Location: Anglessey, Gwynedd
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Beaumaris. is the eight and last and most elegant of Edward's I Welsh castles, expressed the idea of concentricity and covering firepower to perfection. It was never completed according to the plan, however because money ran out.
Edward I wanted to consolidate his conquest of North Wales by building Beaumaris.
Beaumaris is the last of the castles built by Edward I during and after his conquest of Wales. Its design, by Master James of St George, is almost perfectly concentric. It cost nearly 015,000; it took over 35 years to build, and even then was not completed. At one time over 3500 people were working on it, which is thought to be about 1 in 1000 of the total population of England and Wales at the time (1295). It was considered impregnable, but this was never put to the test. No shot appears to have been fired at Beaumaris in anger. And within 20 years of the last, but unfinished, building operations (c.1330), the castle was reported to be deteriorating: most of the timberwork was in decay and some stonework was dilapidated.
The castle was built of grit and limestone rubble from a nearby quarry at Penmon. Both rings of wall and also the towers and gatehouses were equipped with arrow slits all round, providing the maximum covering fire from all angles against attack from any direction. The southern gatehouse was further protected by a barbican.
Beaumaris was surrendered to the parliamentarians in 1648 but escaped the usual destruction. It remains on of the best preserved concentric castles in Britain.
Tom Goldsmith, 18, from UK, wrote:
Beaumaris Castle on the Island of Anglesey is the great-unfinished masterpiece. It was built as one of the 'iron ring' of North Wales's castles by the English monarch Edward I, to stamp his authority on the Welsh. But it was never finished money and supplies ran out before the fortifications reached their full height. Beaumaris is nonetheless an awesome sight, regarded by many as the finest of all the great Edwardian castles in Wales. Begun in 1295, it was also the last. The king's military architect, the brilliant James of St George, brought all his experience and inspiration to bear when building this castle, the biggest and most ambitious venture he ever undertook. In pure architectural terms Beaumaris, the most technically perfect castle in Britain, has few equals. Its ingenious and perfectly symmetrical concentric 'walls within walls' design, involving no less than four successive lines of fortifications, was state of the art for the late 13th century. The stronghold stands at one end of Castle Street, inextricably linked with the history of the town. This was the 'beau marais' (fair marsh) that Edward chose for a castle and garrison town. From the outside, Beaumaris appears almost handsome. It does not rear up menacingly like other fortresses buts sits contentedly in a scenic setting overlooking mountains and the sea, partially surrounded by a water filled moat. The gate next-the-sea entrance protected the tidal dock which allowed supply ships to sail right up to the castle. Beaumaris is endlessly fascinating. There is so much to see here, the 14 separate major obstacles that any attacker would have to overcome, the hundreds of cleverly sited arrow-slits, the deadly use of 'murder holes' to defend entrances. This outstanding fortress is a World Heritage inscribed site.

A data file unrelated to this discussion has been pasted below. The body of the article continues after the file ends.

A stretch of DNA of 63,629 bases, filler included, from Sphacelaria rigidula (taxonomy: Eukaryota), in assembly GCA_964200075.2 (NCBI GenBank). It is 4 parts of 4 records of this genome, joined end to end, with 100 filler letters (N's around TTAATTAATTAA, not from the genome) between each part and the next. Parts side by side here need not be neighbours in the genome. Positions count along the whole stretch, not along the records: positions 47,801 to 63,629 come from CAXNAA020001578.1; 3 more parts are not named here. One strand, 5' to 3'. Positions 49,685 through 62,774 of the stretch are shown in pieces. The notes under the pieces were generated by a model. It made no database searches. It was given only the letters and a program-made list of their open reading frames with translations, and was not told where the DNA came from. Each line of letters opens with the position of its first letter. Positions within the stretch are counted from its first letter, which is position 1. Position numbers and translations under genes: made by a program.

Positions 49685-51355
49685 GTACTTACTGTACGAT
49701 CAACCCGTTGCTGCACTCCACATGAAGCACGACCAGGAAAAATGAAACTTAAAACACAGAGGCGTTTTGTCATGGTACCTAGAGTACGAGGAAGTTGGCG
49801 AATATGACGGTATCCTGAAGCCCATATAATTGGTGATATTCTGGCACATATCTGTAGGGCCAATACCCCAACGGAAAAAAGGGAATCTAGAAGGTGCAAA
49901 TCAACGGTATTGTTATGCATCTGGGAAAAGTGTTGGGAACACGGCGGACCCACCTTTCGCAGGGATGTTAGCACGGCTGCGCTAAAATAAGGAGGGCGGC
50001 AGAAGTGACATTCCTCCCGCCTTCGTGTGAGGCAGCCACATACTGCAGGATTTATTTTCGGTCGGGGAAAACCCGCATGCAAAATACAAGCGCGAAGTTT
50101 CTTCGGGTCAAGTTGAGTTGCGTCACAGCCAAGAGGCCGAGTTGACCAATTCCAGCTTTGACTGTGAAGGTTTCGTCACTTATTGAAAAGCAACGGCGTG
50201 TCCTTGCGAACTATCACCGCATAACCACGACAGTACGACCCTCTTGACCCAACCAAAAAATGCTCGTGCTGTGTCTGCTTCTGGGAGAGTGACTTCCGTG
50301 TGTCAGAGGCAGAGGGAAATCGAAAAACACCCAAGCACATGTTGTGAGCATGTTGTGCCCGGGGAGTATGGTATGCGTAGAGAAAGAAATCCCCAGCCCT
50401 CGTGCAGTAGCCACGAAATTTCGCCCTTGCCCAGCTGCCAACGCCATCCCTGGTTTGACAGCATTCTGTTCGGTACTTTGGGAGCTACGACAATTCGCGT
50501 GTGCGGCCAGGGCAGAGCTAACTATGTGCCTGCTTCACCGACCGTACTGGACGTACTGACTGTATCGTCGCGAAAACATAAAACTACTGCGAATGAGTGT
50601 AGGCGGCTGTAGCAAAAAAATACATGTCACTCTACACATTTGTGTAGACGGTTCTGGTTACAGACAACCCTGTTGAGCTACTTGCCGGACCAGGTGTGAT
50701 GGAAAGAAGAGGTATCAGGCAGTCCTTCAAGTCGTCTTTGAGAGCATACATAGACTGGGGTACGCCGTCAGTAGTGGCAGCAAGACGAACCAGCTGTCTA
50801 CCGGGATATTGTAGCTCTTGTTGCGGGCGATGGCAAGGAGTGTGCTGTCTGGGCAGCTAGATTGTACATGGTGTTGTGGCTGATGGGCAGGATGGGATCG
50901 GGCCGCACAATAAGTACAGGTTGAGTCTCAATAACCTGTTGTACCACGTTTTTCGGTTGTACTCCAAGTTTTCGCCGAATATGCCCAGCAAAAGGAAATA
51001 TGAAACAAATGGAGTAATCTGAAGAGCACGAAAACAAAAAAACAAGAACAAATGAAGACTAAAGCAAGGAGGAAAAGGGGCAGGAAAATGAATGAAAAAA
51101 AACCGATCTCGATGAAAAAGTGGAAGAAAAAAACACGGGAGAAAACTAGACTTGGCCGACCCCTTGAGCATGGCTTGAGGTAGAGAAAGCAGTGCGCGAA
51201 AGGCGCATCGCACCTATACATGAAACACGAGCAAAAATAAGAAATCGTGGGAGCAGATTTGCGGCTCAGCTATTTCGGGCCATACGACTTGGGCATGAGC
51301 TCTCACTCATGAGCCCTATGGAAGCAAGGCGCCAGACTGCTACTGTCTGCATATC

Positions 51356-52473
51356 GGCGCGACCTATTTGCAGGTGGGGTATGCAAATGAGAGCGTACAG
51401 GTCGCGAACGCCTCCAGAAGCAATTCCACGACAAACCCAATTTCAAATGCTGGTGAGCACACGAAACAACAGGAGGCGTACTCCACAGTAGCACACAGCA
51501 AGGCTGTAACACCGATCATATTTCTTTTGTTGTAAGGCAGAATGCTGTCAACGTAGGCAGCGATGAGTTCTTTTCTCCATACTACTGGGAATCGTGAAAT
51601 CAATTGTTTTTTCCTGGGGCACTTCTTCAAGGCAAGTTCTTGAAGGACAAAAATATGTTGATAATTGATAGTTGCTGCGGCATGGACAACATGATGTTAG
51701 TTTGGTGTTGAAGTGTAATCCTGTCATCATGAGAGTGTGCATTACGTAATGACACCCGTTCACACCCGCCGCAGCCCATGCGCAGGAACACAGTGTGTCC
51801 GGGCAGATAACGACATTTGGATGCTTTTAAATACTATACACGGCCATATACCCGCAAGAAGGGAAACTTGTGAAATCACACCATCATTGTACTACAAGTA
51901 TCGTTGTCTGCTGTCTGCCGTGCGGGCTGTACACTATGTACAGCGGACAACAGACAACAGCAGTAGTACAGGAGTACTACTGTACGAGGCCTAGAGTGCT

James Appleton, 14, from England, wrote:
At first sight Beaumaris is disappointing, but once inside all preconceptions fade. it is massive, and the views from the inner walls are amazing. I went there with my history set to research it as we are doing our G.C.S.E coursework on it. It is left alone by many tourist, unlike Conwy and Harlech, but is much better then both of them. other people in my history set think it wonderful, especially Joe Stewart, Ross Maylor, Mike Blake and Jonathan Rawling. we all go to Calday Grange Grammar school for boys, near Birkenhead and Liverpool on the Wirral. if anyone wants any more information on it, please feel free to email me.
Dave Basford, 35, from England, wrote:
This castle is initially unimpressive when compared to other castles (Caernarfon, Conwy, Harlech) as it was never completed and the towers were never to achieve any height. But the water-filled moat and the view once inside make this a remarkably beautiful castle.The fully symmetrical shape is afforded by the flat land on which it's built and the views over the Menai Strait (between the island of Angelsey and the Wales mainland) and over the northern part of the Snowdonia
Gareth Meardon, 17, from England wrote:
During the Crusades there were little or no castles throughout Europe but when the Crusaders (Teutons and Britons) saw huge stone castles in the East, they were astounded. Constantinople was the biggest and a city in its own right. From then on castles started cropping up all over Europe and Britain. Beaumaris was the first concentric castle to be built in Britain (Symmetrical on both sides) with small outer walls and large inner walls to defend over the heads of the outer defenders. It was built by Edward to mainly show the enemy the amount of power the English had over them. The Welsh rebels were the main threat, however it was never completed and never saw combat. Edward died before completion, but if it was completed, it was most definite that it would have been destroyed by Cromwell and the big parliament guns in the English civil war during the 15th century. (that's if King Charles garrisoned it which was probable.